Officials: Head of Pakistan’s federal counterterrorism office resigns amid turf battleBy Sebastian Abbot, AP
Tuesday, July 20, 2010
Key Pakistani counterterrorism official resigns
ISLAMABAD — The head of a federal group meant to coordinate Pakistan’s fight against terrorism resigned Tuesday amid a bureaucratic turf battle waged as the country continues to suffer militant attacks, officials said.
The resignation came several hours after army guards shot and killed three suspected suicide bombers and two other militants as they tried to enter a sprawling military firing range in northwestern Pakistan.
Pakistan has suffered hundreds of attacks by the Taliban and their allies in the past several years that have killed thousands of people. The government has responded by launching several military offensives in the northwest along the Afghan border.
But many analysts have criticized the lack of coordination between the various intelligence and security services battling the militants, prompting the government to establish the National Counterterrorism Authority in early 2009.
The government appointed Tariq Pervez, a former police officer and head of the Federal Investigation Agency, to lead the authority shortly after its formation. But many analysts have expressed frustration with the government’s slow pace of standing up the group, despite funding from the European Union.
Pervez was also embroiled in a struggle over where the new group would be placed within the government, said an official. He wanted it to fall under the prime minister’s office where it would have more power to get the different agencies to cooperate.
Pervez resigned after the government caved to pressure from the Interior Ministry to give it control over the organization, said the official, speaking on condition of anonymity because of the sensitivity of the issue.
Asif Syed, a senior official at the counterterrorism authority, confirmed that Pervez resigned Tuesday but provided no further details.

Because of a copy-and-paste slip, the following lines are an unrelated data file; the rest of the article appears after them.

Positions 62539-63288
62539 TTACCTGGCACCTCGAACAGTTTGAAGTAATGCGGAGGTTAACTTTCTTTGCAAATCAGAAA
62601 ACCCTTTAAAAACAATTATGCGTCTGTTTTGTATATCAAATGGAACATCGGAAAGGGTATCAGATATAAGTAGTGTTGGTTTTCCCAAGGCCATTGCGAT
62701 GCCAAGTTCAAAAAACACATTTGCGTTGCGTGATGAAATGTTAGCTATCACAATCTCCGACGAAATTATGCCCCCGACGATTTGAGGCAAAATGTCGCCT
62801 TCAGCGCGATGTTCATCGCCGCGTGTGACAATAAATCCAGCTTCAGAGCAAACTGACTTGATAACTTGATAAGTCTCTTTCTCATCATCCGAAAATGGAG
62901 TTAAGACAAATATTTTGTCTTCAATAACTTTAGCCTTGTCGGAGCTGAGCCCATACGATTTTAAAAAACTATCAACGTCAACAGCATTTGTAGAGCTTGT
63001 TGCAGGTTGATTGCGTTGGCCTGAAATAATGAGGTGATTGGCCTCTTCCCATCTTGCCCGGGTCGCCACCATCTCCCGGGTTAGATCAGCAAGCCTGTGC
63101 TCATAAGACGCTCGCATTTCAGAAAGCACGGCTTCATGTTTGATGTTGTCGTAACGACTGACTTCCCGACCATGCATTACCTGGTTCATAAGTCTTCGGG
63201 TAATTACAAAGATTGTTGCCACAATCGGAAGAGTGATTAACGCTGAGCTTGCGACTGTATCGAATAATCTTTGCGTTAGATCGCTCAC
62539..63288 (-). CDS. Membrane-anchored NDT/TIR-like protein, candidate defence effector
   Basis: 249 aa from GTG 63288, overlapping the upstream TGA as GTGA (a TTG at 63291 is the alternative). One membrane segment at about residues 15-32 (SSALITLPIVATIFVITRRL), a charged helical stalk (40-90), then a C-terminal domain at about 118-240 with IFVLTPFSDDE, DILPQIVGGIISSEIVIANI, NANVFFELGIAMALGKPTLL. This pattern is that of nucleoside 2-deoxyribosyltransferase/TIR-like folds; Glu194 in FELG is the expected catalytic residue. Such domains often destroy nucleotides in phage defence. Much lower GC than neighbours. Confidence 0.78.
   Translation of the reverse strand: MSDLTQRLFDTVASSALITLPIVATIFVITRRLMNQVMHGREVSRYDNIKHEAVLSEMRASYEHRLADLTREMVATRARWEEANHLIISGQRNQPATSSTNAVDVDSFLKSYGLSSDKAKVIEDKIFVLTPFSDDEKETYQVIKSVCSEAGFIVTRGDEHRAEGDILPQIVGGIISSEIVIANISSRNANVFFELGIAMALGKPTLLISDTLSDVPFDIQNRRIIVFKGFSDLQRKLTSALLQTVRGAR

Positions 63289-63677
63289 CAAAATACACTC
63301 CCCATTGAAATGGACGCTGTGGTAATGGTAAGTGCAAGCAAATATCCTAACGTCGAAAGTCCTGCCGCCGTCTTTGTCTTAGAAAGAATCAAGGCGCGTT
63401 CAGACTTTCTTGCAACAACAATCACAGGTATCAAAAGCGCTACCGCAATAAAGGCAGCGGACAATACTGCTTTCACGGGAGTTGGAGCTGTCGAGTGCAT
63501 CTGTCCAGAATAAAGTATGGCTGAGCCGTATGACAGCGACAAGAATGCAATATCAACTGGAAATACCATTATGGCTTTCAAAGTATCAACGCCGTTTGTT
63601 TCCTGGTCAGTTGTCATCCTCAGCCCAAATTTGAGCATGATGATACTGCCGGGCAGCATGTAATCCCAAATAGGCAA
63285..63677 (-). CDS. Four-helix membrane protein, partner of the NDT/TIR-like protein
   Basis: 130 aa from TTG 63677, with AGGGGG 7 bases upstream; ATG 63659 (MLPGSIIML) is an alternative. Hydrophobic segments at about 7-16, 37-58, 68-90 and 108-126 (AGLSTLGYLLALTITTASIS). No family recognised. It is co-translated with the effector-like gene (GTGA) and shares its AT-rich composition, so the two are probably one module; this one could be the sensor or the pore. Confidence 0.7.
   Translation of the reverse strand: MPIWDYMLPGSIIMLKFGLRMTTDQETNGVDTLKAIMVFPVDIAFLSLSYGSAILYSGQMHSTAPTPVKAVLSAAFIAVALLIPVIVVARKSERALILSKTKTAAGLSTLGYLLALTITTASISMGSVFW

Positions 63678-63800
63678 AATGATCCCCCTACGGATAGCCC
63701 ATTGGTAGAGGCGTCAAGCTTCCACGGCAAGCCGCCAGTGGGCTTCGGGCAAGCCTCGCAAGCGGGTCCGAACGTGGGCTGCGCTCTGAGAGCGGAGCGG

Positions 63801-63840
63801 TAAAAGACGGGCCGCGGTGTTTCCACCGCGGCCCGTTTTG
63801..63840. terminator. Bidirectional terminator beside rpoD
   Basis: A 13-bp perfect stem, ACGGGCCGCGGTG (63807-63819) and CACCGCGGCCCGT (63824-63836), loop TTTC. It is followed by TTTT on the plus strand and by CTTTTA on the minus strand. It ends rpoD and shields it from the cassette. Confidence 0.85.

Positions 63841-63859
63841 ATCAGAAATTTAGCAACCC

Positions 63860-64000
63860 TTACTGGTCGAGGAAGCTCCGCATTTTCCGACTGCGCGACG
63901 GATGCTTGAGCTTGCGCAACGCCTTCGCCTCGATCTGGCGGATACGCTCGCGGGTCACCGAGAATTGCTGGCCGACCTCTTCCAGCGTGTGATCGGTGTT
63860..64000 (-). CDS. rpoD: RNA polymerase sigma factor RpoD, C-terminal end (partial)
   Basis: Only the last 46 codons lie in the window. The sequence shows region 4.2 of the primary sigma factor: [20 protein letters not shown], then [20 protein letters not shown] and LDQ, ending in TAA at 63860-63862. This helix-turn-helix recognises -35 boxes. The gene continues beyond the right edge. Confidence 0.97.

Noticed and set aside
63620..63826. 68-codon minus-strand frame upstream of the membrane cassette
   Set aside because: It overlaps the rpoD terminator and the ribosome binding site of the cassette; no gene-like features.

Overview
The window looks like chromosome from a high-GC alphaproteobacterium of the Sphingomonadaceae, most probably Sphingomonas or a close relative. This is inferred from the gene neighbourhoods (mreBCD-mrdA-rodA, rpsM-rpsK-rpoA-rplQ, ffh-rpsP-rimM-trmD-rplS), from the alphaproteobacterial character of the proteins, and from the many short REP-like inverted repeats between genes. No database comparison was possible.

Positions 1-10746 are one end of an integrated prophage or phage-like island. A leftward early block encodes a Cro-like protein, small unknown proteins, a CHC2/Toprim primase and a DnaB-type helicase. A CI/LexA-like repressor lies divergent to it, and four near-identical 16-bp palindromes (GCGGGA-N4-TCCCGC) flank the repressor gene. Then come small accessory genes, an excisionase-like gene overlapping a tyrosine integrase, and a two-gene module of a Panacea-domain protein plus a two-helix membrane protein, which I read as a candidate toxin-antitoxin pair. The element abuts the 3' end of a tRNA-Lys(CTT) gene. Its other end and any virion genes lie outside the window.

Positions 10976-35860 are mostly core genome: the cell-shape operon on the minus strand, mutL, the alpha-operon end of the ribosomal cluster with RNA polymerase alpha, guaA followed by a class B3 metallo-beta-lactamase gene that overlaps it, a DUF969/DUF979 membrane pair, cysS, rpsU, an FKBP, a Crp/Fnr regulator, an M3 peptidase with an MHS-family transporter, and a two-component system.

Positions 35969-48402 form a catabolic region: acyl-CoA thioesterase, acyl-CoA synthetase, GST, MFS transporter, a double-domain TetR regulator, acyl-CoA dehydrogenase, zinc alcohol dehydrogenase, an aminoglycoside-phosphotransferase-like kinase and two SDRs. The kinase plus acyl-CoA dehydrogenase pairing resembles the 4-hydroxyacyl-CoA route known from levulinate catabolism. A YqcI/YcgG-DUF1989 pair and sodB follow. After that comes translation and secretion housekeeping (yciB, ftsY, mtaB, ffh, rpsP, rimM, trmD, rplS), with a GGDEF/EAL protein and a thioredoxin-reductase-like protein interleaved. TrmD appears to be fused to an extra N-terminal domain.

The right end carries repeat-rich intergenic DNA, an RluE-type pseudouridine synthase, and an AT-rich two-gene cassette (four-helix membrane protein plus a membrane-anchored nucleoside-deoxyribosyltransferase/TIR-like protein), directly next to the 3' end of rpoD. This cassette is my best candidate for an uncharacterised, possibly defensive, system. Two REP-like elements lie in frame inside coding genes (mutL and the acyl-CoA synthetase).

The resignation comes as the Pakistani Taliban and their allies continue to attack the state, which they deem unIslamic and too closely allied with the United States.
Four soldiers were wounded in Tuesday’s attack at the military firing range in the northwestern city of Mardan, said the army in a statement.
The assailants refused to stop for a check at the entrance to the range, prompting the guards to open fire, police official Akhtar Ali Shah said. Three of the men wore suicide jackets that detonated as they were shot at, wounding the soldiers, said Shah.
The bombers were given cover by four “terrorists,” two of whom were killed in a subsequent shooting, said the army. Troops are searching for the two attackers who escaped, it said.
Meanwhile, gunmen in Pakistan’s southwestern province of Baluchistan killed nationalist activist Haji Liaquat in Qilat town, said Ghulam Moeenuddin, a security official in the area.
Liaquat was a member of the Baluchistan National Party. The party’s secretary-general, Habib Jalib, was killed last week in Quetta, Baluchistan’s capital.
The province has long been the scene of an ethnic nationalist movement and insurgency aimed at gaining more autonomy and a greater share of the wealth mined from its natural resources. Targeted killings are common in the region.
Associated Press writers Riaz Khan in Peshawar and Abdul Sattar in Quetta contributed to this report.
Tags: As-pakistan, Asia, Islamabad, National Security, Nationalism, Pakistan, Political Resignations, South Asia, Terrorism, Violent Crime